Such modified limos are subject to few federal regulations, and state regulations vary. NTSB Chairman Robert Sumwalt told the press that only some of the seats remained anchored to the limo’s floor after the crash.
According to a relative of one of the victims, the limo “appeared in terrible condition” before the crash. They had originally rented “some kind of bus,” Valerie Abeling told the Washington Post, but were given the limo after the bus broke down on the way to the birthday party.
The intersection where the crash occurred was known to be hazardous. State Routes 30 and 30A meet in a T with a stop sign. Schoharie Town Supervisor Alan Tavenner said that the state Department of Transportation worked on the intersection about seven years ago, although he told the New York Times, “I honestly think it was a more dangerous intersection than it was before.”
Saturday’s victims included several young couples, newlyweds and parents of young children from around upstate New York. Among those killed were four sisters: Amy, Abigail, Mary and Allison. Amy was celebrating her 30th birthday. Abigail was a teacher in Amsterdam, New York.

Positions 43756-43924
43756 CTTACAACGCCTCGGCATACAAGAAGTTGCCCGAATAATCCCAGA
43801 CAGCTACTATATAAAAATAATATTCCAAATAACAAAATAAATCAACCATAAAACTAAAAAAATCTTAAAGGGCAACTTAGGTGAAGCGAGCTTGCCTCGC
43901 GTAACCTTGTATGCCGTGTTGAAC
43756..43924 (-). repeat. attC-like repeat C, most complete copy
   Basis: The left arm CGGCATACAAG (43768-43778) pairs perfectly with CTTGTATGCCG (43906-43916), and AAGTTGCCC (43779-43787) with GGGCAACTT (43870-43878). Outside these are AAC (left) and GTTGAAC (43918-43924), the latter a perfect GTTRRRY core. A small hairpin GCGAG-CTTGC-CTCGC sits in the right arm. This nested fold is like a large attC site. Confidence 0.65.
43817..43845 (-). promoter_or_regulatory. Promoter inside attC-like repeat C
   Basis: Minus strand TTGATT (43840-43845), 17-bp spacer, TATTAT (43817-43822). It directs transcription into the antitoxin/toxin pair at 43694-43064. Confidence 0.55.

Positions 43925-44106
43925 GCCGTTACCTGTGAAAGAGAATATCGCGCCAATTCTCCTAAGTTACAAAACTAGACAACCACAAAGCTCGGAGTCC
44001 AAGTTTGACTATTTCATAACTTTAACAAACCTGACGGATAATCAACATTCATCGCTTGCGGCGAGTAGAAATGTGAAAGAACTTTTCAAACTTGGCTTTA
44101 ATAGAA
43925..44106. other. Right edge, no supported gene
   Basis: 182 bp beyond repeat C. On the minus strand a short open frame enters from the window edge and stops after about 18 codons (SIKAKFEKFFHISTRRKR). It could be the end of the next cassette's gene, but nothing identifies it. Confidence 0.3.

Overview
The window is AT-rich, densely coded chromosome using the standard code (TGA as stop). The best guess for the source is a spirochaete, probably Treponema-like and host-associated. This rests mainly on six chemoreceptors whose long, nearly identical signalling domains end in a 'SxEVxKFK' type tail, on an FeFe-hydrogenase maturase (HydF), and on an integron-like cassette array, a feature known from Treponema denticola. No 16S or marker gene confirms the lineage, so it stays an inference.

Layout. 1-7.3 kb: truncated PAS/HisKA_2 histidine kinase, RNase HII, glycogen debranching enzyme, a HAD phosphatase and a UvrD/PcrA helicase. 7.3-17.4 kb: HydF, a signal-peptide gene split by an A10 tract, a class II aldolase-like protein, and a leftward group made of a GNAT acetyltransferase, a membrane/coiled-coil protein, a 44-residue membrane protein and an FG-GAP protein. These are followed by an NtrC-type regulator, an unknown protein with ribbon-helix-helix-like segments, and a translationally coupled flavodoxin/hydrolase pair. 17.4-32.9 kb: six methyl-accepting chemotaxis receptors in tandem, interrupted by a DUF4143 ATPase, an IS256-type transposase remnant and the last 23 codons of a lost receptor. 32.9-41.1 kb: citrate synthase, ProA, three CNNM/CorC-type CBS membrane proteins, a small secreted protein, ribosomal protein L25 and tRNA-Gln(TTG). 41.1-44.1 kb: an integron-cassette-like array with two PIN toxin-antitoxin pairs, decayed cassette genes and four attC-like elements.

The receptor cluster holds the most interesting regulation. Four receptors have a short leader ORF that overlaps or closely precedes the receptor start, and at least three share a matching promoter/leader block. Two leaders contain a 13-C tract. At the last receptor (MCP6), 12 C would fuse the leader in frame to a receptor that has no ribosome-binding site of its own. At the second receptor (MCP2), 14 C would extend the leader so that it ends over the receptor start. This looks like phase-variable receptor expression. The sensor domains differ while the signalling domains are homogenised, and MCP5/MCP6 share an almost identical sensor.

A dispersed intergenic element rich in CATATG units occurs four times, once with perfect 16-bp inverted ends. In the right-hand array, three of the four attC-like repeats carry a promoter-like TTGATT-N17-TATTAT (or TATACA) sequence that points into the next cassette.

Also killed were Amanda Halse, a waitress in Watervliet; Patrick Cushing, an employee of the New York State Senate’s Technology Services unit; Amanda Rivenburg, who worked at a non-profit for people with disabilities; and Axel and Rich Steenburg, two brothers who worked at semiconductor manufacturer GlobalFoundries.
The two pedestrians killed were Brian Hough, who was an assistant professor of geology at SUNY Oswego, and his father-in-law. The driver was Scott Lisinicchia.
New York State Police Major Robert Patnaude has suggested that Hussain could face charges in relation to the 20 deaths.
Aside from the gross negligence of the state and federal government in their enforcement of elementary safety regulations, the question arises whether Hussain’s companies were given special dispensation because of his services to the FBI.